Scientists and environmental experts scheduled to attend a UN-sponsored Environment Program in Cancun, Mexico, this month, have warned that "global dimming" is emerging as the latest threat to planet Earth, and added that cities like Beijing and New Delhi lie just beneath atmospheric brown cloud, thought to be caused mainly by the use of wood-burning stoves.
Pollution from soot is now so great that some parts of Asia get a quarter of the sunlight they had 50 years ago - affecting plants' ability to grow, the BBC quotes the experts, as saying.
The soot, also called black carbon, is not only damaging agriculture. The heat it traps may increase climate change problems, like melting ice.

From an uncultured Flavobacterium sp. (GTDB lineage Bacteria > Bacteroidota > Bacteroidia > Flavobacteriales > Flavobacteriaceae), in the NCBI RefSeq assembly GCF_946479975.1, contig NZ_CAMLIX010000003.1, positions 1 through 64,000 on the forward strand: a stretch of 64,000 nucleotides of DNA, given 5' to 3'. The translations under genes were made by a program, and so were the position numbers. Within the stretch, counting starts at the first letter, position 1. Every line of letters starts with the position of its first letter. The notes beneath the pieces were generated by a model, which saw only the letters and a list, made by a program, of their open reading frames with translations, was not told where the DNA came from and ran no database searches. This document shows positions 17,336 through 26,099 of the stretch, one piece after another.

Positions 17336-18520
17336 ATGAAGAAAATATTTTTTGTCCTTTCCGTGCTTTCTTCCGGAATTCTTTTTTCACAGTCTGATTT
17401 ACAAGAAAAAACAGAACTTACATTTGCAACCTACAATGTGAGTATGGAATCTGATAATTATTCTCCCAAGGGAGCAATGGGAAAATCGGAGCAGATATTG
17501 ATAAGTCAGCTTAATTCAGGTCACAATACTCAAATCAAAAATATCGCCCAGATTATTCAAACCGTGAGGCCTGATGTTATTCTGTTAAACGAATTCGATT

Achim Steiner, head of the UN'S Environment Program, said: "Inefficient cooking stoves are estimated to be responsible for 25 per cent of emissions of black carbon."
Frank Kelly, Professor of Environmental Health at King's College, London, said last night: "It's a real phenomenon. This brown cloud comes from wooden cook stoves - and a lot from when crops are burned at the end of the season.
There is a downside to solving the problem - because soot in the atmosphere absorbs heat, so removing it may actually speed global warming.